Tunisia allows rescued migrants to dock after a two week wait

Reports on 28 July confirmed that Tunisia would take in 40 migrants who had been stranded at sea for two weeks after being rescued by a commercial vessel.

Tunisia is accepting the migrants “for humanitarian reasons,” the country’s Prime Minister Youssef Chahed said.

After being refused authorisation to dock by the Maltese, French, Italian and Tunisian authorities, the migrants remained stranded for two weeks on the Tunisian gas tanker Sarost 5, off the port of Zarzis, in southern Tunisia. The offshore supply ship rescued the 40 migrants on 15 July after receiving a call for help from another ship, the “Caroline Tide III.”

According to the Associated Press, Prime Minister Chahed has said that he does not want his country’s acceptance of the migrants to be interpreted by the European Union (EU) as a willingness to open screening centres in his country.

EU countries have been discussing the idea of setting up screening centres in North Africa to discourage migrants from embarking on the dangerous journeys across the Mediterranean.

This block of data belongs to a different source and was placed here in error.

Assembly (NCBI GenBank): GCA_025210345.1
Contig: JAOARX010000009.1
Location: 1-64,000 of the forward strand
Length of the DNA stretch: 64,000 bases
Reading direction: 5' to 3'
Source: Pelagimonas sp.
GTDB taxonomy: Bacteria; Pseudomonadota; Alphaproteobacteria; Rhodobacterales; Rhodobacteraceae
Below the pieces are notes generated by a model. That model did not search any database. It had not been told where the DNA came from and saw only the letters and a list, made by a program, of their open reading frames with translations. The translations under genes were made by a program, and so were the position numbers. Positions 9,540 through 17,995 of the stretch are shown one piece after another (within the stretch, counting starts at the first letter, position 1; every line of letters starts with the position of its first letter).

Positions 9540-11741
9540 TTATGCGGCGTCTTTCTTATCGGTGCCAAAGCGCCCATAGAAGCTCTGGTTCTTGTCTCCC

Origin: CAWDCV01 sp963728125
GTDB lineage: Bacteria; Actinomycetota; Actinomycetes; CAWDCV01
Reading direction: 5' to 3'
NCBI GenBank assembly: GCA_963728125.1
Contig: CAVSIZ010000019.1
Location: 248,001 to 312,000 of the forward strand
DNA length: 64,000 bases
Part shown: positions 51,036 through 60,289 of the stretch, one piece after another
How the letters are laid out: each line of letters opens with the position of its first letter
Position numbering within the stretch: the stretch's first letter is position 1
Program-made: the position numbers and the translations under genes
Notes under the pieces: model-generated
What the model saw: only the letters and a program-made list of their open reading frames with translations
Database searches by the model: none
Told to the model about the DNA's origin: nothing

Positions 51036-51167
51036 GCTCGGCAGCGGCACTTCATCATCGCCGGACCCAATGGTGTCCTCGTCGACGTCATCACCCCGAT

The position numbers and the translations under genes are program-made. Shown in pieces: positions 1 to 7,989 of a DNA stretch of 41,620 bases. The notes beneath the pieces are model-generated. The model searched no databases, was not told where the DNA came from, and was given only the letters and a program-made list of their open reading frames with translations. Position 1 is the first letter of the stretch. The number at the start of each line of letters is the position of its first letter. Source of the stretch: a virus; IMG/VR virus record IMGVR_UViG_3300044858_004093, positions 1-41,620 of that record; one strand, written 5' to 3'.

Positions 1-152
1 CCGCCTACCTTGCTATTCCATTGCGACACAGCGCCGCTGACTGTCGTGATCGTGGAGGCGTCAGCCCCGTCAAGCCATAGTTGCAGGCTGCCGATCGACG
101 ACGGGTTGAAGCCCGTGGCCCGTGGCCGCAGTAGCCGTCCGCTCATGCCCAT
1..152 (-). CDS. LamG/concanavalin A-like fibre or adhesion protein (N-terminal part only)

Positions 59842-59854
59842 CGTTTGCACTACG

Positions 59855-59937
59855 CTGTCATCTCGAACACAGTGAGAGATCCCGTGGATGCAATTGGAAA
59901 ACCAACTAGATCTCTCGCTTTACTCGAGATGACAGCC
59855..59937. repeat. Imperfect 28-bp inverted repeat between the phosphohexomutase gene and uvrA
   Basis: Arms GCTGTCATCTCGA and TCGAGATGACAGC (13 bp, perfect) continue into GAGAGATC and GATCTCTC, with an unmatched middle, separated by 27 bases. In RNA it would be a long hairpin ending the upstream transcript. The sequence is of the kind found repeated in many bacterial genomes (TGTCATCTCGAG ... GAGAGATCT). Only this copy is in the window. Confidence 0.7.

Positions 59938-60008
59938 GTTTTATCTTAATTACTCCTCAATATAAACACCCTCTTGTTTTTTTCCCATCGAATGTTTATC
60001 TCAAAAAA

“The first rescue intervention was in Maltese waters and there was a controversy over which country could take in the migrants,” the prime minister said.

“Despite this delay in making this decision we are happy and relieved,” the captain of the Sarost 5, Ali Hajji, told news agency AFP, after Tunisia announced its decision to let the rescued migrants dock.

The migrants will likely be transferred to migrant facilities in Medenine, the largest city in southwest Tunisia, where over 246 people are already being held.

According to the Tunisian Red Cross, the group of 40 rescued migrants reportedly came from Egypt, Bangladesh, Cameroon, Senegal, Guinea, Cote d’Ivoire and Sierra Leone.

TMP – 16/08/2018

Photo credit: IOM

 

Email us if you have a question about migration

Send us an email with your question and one of our staff will get back to you. All emails are treated in confidence.

Migrating? Call our experts for advice

The world is on the move

Millions of people are migrating right now, and most of them are facing the harsh realities of what migration means in the 21st century.

We provide facts and current news on migration in multiple languages that is easily understandable and accessible to migrants.

Learn More